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FROM THE EDITOR'S PEN / The Philadelphia Experiment / Editorial List

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Gary Barg
The Philadelphia Experiment

In thinking back over these past 20 years since we started our journey of caregiver support with Today's Caregiver magazine, and the Fearless Caregiver Conferences, I realize that one of the most important parts of any journey is the folks you meet along the way. Looking in our diary, I see the following note regarding this time 20 years ago.

January 1995 - I visited my first healthcare event—a golf tournament hosted by the local Alzheimer’s non-profit agency. I was ready for blank stares and an armed escort off the course, but rather found a group of dedicated professionals who grasped the concept of the magazine immediately. As a matter of fact, I think that Elaine Schumacher of Miami Jewish Home and Hospital introduced me to every single person at the event.

A nice moment in time, but it reminds me of how many people I met then that are still important to me and my family to this day. All without ever losing the beaming smile she always shared with her clients and their family members.

Or Monica Dunkley, who was the administrator at Gramp’s Adult Day Care Center. She took my mom under her wing and cared for her as much as she did Gramp. Monica also opened my eyes to the hard work that is being done by dedicated care professionals while being family caregivers themselves. During the day, Monica would be a loving caregiver to 35 clients living with Alzheimer’s, and at night, she cared for two loved ones of her own. All without ever losing the smile on her face. 

Or the many other care professionals and fellow caregivers from those days who are still friends today. This is one more reason that isolation is such an insidious problem for family caregivers. You lose the wisdom that is available to you and miss out on meeting some pretty extraordinary folks.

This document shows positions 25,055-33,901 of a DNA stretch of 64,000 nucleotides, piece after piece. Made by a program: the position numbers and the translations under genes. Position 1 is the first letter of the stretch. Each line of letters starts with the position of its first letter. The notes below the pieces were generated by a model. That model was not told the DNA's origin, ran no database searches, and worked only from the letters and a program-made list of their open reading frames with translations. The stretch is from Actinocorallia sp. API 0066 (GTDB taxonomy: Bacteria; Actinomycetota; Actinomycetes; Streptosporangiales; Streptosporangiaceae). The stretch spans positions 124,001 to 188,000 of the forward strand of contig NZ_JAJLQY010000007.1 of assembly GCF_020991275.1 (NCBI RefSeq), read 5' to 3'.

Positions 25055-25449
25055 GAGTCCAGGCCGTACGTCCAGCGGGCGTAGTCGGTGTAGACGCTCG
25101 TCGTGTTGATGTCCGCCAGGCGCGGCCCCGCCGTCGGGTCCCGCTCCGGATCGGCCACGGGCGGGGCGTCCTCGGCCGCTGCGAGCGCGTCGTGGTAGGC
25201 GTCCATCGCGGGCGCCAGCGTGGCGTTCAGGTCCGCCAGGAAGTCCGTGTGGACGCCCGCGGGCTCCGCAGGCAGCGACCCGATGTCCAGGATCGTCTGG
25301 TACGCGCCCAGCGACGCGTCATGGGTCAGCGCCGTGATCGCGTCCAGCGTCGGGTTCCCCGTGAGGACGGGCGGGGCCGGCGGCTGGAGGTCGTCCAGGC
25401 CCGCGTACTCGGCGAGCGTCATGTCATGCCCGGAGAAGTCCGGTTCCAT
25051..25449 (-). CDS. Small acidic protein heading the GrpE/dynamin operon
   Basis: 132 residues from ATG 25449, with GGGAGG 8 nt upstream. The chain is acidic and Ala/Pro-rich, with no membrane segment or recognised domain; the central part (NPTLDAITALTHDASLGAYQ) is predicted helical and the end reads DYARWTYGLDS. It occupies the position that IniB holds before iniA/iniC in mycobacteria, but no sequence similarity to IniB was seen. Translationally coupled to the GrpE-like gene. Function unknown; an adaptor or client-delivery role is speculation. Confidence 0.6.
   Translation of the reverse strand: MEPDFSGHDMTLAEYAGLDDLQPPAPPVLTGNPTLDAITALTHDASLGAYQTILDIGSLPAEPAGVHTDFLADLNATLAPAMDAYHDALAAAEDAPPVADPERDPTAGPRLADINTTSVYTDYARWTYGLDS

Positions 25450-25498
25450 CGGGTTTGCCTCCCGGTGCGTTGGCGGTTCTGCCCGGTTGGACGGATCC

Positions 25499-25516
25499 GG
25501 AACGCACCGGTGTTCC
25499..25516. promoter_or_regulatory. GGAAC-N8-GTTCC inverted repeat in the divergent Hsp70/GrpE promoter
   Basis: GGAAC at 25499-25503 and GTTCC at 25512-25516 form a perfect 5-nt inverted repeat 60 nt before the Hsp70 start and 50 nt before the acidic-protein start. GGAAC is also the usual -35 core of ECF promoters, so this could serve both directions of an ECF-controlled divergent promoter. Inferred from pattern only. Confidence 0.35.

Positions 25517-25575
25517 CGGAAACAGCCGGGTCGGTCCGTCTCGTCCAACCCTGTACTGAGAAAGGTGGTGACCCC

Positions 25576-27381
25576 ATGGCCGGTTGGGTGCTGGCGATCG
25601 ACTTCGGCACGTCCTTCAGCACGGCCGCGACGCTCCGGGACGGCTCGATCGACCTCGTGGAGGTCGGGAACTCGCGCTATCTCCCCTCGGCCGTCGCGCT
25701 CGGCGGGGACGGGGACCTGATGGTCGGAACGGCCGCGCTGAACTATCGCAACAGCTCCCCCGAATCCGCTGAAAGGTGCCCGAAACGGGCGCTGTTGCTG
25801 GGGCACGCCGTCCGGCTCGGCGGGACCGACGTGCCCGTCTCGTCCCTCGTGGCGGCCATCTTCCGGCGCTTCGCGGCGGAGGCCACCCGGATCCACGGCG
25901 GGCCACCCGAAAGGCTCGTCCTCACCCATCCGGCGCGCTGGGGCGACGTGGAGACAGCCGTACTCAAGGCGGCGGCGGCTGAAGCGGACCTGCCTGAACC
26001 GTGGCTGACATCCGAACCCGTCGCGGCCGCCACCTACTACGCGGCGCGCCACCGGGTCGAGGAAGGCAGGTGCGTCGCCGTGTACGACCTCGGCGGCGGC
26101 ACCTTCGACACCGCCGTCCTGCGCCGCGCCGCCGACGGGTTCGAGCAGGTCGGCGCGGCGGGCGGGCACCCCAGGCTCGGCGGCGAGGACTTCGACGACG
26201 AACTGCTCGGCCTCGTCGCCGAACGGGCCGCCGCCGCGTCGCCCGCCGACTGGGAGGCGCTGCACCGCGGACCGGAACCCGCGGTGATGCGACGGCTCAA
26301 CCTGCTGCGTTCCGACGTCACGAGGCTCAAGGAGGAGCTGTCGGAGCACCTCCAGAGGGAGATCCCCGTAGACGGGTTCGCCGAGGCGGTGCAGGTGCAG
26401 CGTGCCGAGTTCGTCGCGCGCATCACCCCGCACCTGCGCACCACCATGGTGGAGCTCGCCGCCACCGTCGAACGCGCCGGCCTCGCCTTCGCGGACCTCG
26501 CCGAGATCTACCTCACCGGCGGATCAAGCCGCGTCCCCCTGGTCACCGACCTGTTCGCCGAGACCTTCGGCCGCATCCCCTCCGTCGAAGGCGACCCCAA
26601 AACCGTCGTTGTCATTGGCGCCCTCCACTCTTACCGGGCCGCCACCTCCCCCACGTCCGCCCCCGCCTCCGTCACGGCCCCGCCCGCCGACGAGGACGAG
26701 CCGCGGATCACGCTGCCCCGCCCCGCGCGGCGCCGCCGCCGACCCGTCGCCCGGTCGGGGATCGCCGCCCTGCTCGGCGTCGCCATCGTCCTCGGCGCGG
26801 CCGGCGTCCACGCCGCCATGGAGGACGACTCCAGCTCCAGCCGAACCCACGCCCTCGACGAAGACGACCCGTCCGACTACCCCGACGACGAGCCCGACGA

One of the great joys of traveling the country hosting the Fearless Caregiver Conferences is to see caregivers make connections during these events and then tell us all they have accomplished together when we return the next year. One of my favorite examples of this happening is an event we held in Philadelphia a few years ago with the indomitable Della Reese.

Late in the day, a caregiver who had sat silently for most of the event, raised her hand to speak. As she stood, she told us that her mother was in the hospital getting prepped for surgery, but she knew that being with us was too important for her own well-being to miss. She went on to say that she was the sole informal caregiver for six of her senior neighbors, and that she had suffered two heart attacks in the past two years as well as out of control blood pressure. As I hugged her, the audience took turns giving her advice on caring for herself. A caregiver from across the room stood up and said, “I live in your neighborhood and from now on, you’re not alone.” Tears flowed from every eye in the room. At the next year’s conference, I recognized these two caregivers, who had become fast friends, sitting next to each other at a table. Each one spoke in turn about their accomplishments caring for their shared neighborhood over the past twelve months. 

Now, that’s about as good as it gets.

Gary Barg

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